Does glutaric aciduria type 1 affect hearing function?


METABOLIC BRAIN DISEASE, vol.37, no.6, pp.2121-2132, 2022 (SCI-Expanded) identifier identifier identifier

  • Publication Type: Article / Article
  • Volume: 37 Issue: 6
  • Publication Date: 2022
  • Doi Number: 10.1007/s11011-022-00987-6
  • Journal Indexes: Science Citation Index Expanded (SCI-EXPANDED), Scopus, Academic Search Premier, BIOSIS, EMBASE, MEDLINE
  • Page Numbers: pp.2121-2132
  • Keywords: Glutaric aciduria type 1, Pure tone hearing thresholds, Distortion product otoacoustic emissions, Contralateral suppression, Auditory brainstem response, INDIVIDUALS, PREVALENCE, DEFICIENCY, PHENOTYPE, AGE
  • Hacettepe University Affiliated: Yes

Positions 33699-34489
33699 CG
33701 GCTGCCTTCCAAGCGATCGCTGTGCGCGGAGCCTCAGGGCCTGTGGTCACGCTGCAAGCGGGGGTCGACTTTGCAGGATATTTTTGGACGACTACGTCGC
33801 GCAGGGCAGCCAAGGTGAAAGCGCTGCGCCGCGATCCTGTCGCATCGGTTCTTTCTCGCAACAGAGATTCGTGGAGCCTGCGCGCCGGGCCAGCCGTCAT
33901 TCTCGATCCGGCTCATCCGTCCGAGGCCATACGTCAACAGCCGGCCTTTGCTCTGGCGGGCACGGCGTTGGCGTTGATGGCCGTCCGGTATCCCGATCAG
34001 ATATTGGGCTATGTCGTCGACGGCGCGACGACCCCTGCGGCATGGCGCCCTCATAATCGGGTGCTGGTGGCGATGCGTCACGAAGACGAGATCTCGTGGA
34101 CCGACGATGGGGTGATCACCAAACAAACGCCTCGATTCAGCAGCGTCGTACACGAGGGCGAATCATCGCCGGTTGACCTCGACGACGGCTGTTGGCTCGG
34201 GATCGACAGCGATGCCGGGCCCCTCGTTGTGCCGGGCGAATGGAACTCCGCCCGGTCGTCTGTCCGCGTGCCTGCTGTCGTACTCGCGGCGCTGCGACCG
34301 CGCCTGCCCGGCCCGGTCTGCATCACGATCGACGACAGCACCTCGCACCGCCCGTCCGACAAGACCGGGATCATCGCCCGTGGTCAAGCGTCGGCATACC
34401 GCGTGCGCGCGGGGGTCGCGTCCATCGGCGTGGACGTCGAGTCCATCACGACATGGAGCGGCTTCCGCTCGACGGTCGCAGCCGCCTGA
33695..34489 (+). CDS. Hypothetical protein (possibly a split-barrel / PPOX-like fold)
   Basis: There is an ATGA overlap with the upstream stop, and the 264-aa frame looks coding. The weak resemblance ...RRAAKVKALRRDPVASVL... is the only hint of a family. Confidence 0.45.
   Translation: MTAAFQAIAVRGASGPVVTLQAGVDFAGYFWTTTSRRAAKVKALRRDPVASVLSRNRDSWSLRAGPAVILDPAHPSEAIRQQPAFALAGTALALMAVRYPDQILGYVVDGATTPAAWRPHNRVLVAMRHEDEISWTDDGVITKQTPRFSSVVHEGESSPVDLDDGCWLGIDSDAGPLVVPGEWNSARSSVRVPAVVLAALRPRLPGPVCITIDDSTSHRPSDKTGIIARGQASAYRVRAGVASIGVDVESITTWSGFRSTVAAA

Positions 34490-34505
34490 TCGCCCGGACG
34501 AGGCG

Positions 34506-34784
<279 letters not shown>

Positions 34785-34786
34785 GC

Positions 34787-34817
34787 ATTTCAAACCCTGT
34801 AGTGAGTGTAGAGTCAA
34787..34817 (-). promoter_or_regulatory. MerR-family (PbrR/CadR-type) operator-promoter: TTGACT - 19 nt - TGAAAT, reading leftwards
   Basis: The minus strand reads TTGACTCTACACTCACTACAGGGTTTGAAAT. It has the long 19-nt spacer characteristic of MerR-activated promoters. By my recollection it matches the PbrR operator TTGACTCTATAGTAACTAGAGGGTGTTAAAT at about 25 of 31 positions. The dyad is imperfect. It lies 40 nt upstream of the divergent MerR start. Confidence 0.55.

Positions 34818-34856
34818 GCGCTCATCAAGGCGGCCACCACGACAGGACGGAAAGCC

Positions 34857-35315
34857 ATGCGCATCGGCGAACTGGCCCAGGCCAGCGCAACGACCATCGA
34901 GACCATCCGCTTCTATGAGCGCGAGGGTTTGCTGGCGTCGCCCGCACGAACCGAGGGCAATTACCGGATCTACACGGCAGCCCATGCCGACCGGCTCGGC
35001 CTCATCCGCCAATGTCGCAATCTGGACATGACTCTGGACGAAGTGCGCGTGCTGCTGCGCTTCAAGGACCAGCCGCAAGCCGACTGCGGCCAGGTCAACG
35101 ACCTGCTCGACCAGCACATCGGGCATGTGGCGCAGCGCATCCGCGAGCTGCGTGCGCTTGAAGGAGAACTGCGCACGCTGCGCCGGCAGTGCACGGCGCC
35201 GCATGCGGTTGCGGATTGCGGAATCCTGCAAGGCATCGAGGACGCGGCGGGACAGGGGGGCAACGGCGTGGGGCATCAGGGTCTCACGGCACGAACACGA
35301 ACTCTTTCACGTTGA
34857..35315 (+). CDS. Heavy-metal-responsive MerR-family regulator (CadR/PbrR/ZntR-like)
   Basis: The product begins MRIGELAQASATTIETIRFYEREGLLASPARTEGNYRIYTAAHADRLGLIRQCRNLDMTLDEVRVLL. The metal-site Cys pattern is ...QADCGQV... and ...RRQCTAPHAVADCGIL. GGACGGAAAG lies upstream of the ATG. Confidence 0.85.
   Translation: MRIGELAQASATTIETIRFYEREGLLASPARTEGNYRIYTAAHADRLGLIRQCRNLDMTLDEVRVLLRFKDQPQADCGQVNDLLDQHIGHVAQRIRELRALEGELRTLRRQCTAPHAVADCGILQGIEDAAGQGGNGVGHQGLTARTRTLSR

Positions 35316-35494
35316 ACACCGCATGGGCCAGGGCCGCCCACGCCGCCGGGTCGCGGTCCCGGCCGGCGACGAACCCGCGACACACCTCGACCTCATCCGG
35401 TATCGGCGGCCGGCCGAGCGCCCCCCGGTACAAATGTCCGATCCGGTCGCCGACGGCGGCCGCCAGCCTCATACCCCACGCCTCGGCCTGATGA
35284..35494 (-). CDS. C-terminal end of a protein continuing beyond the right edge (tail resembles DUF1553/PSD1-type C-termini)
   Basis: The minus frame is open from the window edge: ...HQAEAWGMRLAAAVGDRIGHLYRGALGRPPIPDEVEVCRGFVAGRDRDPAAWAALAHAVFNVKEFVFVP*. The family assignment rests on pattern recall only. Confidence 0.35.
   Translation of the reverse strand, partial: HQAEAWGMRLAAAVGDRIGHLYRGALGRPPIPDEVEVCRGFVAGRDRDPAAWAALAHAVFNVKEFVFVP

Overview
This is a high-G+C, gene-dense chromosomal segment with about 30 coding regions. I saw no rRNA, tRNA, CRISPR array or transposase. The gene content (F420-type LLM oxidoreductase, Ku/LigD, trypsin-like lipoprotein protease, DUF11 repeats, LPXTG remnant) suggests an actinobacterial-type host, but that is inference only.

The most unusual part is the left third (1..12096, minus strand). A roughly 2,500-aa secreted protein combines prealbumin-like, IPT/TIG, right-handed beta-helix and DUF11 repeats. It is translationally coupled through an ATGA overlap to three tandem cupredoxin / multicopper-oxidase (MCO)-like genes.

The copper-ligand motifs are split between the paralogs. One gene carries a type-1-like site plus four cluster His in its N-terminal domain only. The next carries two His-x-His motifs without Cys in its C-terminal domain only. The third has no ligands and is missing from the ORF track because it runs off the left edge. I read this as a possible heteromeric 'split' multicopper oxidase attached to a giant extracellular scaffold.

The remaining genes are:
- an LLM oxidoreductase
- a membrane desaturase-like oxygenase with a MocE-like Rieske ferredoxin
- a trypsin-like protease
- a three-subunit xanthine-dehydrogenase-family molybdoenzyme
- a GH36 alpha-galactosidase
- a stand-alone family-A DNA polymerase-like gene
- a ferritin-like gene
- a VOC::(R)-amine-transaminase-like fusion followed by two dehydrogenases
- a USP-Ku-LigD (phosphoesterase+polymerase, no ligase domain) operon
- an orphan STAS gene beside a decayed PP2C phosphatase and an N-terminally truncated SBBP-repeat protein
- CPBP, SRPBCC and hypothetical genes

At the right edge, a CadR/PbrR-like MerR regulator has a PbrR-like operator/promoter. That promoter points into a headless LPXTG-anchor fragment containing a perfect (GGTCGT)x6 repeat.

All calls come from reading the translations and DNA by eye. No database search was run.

This study aimed to evaluate audiological findings among patients with glutaric aciduria type 1 (GA-1). We used a large test battery for the audiological evaluation of 17 individuals with GA-1 (the study group) and 20 healthy individuals (the control group). Conventional audiometry (0.125-8 kHz), distortion product otoacoustic emissions (DPOAEs) (1, 1.5, 2, 3, 4, 6, and 8 kHz), contralateral suppression of otoacoustic emissions, and auditory brainstem response (ABR) ( 30, 50, 70 and 90 dB nHL) were measured for all participants (n = 37). Mild sensorineural hearing loss was found in 77.47% (n = 13) of the patients with GA-1, and normal hearing thresholds were seen in 23.53% (n = 4). There were three asymptomatic patients at the time of diagnosis [two developed mild mental motor retardation (MMR) and one developed severe MMR during the follow-up], one with a normal hearing threshold and two with mild hearing loss), and 14 symptomatic patients (three with normal hearing thresholds and 11 with mild hearing loss). Seven of the symptomatic patients diagnosed following an encephalopathic crisis required intensive care and showed significantly worse hearing thresholds than those without symptoms [20.86 +/- 4.47 vs. 15.44 +/- 3.96 decibel hearing level (dB HL), p = 0.039*], while five had mild-to-moderate hearing loss. Acute encephalopathic crisis had a negative effect on hearing function in the symptomatic patients. The emission and contralateral suppression amplitude values of the study group were significantly lower compared to the control group (p < 0.05). The I-V interpeak latency and absolute latencies of ABR waves I, III, and V of the study group were observed to be significantly prolonged and morphologically distorted compared to those of the control group (p < 0.05). Five patients had MMR, and three had moderate MMR; all eight had mild-to-moderate hearing loss. In addition, of the eight patients with mild MMR, four had mild hearing loss. In particular, the morphological findings of ABR waves were significantly worse in the patients with severe and moderate MMR (p < 0.05). There was a significant correlation between a macrocephaly history (12 patients) and hearing loss (p = 0.041*). Magnetic resonance imaging findings were evaluated in all the 17 patients with GA-1, and typical fronto-temporal atrophy and sylvian fissure enlargement were observed. Our findings support that GA-1 is associated with auditory impairment, primarily in symptomatic patients. Adequate audiological test battery evaluation is essential in this context, particularly for symptomatic patients with a history of encephalopathic crises.